Hi I said I’d be back to let you know how my biscuits turned out and they were delicious!!! I did good. LOL! I’m so proud! Never made anything from scratch before. They were really good. Thanks again! 😀

  73. Lisa Fain

    Hi Bama Girl–I’m glad they turned out delicious!

  74. vixsta33

    I’m a Brit…but my surrogate Southern Mum…sorry Mom! Got me totally into Southern food I stayed in Georgia with her for 2 weeks. She taught me fried chicken and gravy, as well as biscuits. (People look at me like I’ve dropped from mars in England when I say I had biscuits and gravy for dinner-bisciuts are what you call cookies, here)! However I was looking for better biscuits-(no offence to my ‘Mom’ Charlene)! As mine don’t come out well….and this recipe turned out just like those I had in Georgia! Mmmm thanks, they’re delish! My family have gone biscuit mad!

  75. Cuisinette

    I have to say, these are my first ever biscuits and they are so easy to make and so delicious.
    Crispy on the outside and soft and fluffy in the inside.
    My husband ate 5 and I had 3.

    It is a recipe I will keep.

  76. I just made this and it is delicious!

  77. pebblesb87

    anyone wanting to learn to make homemade biscuits should make these. these are the best ive ever tasted. my family loves them. i looked no further when i tasted these.

  78. Great recipe! I tried them with half whole wheat flour and they still turned out good.

  79. Please tell me what I can use instead of buttermilk because here in Mexico I dont find it, I want to make perfect biscuits! thanks a lot!

  80. Anonymous

    I dump my dough out on a cookie sheet after carefully mixing without any pulling the spoon through the dough … just poke the flour into the milk. Once the dough is on the board … I press it into a six to eight inch square about an inch thick or less … cut it with a knife into nine square biscuits and bake. I hate the round cutters and think they are a waste of time (redneck cowboy naturally). I sometimes use a dash of cornmeal in there also.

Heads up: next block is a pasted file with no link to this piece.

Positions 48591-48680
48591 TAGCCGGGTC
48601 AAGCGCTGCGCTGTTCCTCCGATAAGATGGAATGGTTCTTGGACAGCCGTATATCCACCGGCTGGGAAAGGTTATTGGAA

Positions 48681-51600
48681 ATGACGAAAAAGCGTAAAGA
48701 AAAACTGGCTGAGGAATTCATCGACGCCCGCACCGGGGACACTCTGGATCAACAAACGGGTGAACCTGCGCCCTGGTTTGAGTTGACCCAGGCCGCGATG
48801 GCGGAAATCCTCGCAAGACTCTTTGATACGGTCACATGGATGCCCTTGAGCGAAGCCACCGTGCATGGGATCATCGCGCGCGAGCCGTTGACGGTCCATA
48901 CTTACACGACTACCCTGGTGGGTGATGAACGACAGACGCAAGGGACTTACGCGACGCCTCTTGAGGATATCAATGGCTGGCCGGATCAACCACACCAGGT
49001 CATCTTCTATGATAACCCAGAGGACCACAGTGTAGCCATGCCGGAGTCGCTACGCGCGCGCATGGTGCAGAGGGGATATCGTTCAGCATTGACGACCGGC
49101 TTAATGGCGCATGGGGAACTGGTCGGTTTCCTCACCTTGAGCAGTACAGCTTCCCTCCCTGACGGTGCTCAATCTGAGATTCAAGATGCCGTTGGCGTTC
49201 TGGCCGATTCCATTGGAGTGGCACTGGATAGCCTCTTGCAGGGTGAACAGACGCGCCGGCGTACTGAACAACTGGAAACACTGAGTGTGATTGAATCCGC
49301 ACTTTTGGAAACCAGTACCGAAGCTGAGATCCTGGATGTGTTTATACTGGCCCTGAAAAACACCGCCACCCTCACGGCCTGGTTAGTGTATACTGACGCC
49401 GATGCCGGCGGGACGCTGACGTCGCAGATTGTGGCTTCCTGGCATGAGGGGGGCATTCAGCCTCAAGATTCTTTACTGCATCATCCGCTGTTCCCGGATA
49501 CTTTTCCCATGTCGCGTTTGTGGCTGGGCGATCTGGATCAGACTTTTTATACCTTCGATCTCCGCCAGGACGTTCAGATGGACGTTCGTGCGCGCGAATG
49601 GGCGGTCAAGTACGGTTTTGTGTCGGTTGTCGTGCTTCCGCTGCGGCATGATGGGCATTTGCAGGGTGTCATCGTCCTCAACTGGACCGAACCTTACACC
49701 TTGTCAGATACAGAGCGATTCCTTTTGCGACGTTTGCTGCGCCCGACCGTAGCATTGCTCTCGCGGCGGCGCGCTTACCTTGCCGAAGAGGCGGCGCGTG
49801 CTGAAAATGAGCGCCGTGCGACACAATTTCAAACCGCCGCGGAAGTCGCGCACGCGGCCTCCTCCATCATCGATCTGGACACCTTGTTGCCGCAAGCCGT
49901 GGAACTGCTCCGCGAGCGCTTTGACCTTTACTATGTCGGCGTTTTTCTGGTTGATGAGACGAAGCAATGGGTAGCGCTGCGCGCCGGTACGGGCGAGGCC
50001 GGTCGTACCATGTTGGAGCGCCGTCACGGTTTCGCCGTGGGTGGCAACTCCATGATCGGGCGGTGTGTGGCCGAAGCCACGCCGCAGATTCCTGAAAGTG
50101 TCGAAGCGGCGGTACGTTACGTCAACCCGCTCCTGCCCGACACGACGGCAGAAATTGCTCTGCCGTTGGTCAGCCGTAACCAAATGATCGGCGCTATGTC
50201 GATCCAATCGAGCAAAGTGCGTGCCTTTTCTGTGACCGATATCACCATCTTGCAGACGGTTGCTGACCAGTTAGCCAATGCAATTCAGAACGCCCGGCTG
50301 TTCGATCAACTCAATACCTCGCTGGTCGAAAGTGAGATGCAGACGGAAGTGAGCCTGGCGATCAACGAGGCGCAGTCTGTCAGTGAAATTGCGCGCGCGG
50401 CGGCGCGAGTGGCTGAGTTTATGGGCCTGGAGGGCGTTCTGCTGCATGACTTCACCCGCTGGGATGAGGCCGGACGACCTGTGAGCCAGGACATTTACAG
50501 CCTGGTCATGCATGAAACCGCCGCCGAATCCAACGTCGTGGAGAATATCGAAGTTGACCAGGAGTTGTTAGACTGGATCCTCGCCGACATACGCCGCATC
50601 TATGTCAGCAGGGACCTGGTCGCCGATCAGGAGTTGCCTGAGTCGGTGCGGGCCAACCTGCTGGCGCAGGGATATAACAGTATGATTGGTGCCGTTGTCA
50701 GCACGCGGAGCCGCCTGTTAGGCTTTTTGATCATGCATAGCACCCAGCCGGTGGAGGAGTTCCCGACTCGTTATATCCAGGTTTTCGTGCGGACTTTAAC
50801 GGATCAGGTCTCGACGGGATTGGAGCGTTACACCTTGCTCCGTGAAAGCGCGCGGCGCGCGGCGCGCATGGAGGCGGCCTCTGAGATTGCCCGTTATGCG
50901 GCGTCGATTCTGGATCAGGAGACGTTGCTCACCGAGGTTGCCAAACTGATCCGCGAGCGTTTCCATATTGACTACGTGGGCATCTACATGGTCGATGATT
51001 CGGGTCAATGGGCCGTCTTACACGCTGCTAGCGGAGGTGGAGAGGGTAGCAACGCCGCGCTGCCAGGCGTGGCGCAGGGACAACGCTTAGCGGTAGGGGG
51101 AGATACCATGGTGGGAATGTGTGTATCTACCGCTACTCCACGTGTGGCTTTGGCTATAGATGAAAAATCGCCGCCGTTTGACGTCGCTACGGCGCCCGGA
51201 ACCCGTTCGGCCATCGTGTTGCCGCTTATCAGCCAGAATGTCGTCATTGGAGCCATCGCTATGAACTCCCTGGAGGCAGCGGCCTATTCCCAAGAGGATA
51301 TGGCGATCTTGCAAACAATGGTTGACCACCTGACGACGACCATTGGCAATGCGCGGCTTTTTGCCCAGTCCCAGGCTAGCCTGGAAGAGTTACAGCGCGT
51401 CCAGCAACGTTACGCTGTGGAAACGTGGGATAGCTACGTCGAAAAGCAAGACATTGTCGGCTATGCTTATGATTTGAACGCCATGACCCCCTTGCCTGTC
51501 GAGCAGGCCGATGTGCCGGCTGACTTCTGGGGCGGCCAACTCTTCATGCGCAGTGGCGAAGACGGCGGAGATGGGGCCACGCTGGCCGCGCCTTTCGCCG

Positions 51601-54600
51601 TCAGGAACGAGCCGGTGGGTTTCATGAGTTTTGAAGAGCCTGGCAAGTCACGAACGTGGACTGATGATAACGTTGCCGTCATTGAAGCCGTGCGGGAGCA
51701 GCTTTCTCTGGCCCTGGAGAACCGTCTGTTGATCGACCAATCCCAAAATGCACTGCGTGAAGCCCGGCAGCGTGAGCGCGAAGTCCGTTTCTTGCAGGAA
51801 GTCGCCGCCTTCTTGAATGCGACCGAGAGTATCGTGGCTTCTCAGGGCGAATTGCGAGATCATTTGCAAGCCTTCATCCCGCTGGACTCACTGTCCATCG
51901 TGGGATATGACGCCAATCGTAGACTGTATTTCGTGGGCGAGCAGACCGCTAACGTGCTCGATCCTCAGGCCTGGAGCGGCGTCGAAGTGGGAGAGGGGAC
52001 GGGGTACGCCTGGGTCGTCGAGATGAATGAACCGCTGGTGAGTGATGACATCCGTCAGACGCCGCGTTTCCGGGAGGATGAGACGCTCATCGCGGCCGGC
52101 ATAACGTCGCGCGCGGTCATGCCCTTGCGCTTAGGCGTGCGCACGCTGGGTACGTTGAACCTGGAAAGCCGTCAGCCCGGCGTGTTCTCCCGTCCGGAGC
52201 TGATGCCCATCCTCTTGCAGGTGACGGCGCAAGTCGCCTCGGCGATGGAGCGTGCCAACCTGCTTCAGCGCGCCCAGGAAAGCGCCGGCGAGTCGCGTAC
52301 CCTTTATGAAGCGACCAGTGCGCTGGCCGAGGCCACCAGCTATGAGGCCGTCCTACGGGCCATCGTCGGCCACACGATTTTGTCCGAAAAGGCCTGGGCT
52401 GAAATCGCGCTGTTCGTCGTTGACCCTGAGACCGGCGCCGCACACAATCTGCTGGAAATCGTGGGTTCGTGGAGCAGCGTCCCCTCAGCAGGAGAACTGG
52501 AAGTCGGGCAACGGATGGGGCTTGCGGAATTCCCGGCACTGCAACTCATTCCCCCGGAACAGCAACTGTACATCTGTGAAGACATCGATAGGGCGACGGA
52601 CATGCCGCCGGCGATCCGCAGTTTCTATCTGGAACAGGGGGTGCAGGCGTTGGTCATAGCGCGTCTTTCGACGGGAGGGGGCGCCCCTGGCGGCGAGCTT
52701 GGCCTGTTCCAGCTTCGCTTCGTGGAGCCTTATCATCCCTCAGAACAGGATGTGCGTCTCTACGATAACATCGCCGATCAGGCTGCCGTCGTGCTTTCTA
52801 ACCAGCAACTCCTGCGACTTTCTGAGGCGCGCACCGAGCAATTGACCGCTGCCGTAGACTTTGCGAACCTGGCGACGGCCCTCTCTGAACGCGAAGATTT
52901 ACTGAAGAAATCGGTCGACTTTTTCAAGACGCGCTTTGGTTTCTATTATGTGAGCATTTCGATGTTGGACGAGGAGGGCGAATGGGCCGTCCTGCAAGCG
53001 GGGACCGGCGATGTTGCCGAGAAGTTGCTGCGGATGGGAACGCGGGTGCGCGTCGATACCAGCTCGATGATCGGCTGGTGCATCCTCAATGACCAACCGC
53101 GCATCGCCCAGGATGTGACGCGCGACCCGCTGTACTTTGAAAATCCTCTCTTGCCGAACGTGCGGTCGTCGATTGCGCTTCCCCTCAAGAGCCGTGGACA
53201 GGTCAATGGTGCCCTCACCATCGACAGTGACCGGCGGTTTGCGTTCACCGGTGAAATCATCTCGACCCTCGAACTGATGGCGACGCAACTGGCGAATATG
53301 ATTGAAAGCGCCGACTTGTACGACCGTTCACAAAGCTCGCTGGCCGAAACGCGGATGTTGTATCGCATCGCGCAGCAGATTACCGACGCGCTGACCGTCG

81. Farmer Jen

    Fantastic biscuits! Easy and delicious!

  82. Anonymous

    om nom nom

  83. Anonymous

    WOW! this is the only recipe i will use again! THANKS!!!!!!

  84. Copsdaughter85

    By the grace of God I’ve found your website and I LOVE.. I mean LOOOVVEE all of your recipes! I’ve been searching for a good biscuit recipe for months now and found your blog! And I will never again use a different recipe! These are absolutely GREAT!!! I’m new to baking period, and I’m just wondering if you can freeze extra biscuits baked or unbaked?? does it make a difference?? If you can freeze them without baking, is there a special way to freeze them?? Any info helps! Thanks and keep up the great work!!

  85. I am trying to season my pans. One of them only seasoned 1/2 way across the pan.
    Should I try and clean the whole pan or just retry seasoning the 1/2 that didnt season?

  86. Anonymous

    I have been searching for a good homemade biscuit recipe and this is it!! Thanks!

  87. I’m going to have to try your recipe!

    I just made some tonight – shortening, not butter and more baking powder. They taste good, but I bet yours are even better.

  88. Anonymous

    Good biscuits transform a meal into an event. Thank you for the recipe! – Texas John in Tennessee

  89. Hi Homesick Texan, I just wanted to thank you for this excellent recipe! Baking is hard for me, yet this turned out excellent.

  90. Anonymous

    I just made them for the first time & they turned out awesome. I was eating them no later than 20 minutes after I started making…super easy & fast.

  91. shweetpotato

    Oh lordy am I in trouble, these are SOOO good. I didnt have buttermilk so I did the milk w/lemon juice substitute, I also was out of butter and had to use margarine omgosh they are SOO fluffy and delicious Oh MYY!!! Thanks so much!

  92. Anonymous

    I just got done with a batch of these and this is the easiest and most fantastic recipe I’ve ever tried for biscuits. Delicious! Thanks for sharing!

  93. Anonymous

    My dear Aunt Opal
    fried biscuits (she mixed up) over a campfire for us a hot day in June, bless her heart. Yum! She called the canned biscuits–Hypocrite Biscuits!

  94. I know this post is REALLY old, but a couple of people (Susan and CopsDaughter) both asked the same question I have and there’s no reply. I figure third time’s the charm! My husband is deployed, and I *really* don’t want to eat an entire batch of biscuits by myself…how do I freeze them? Baked first or just the unbaked dough? And how long can they stay frozen for? And how should I thaw them? Ack! Please help!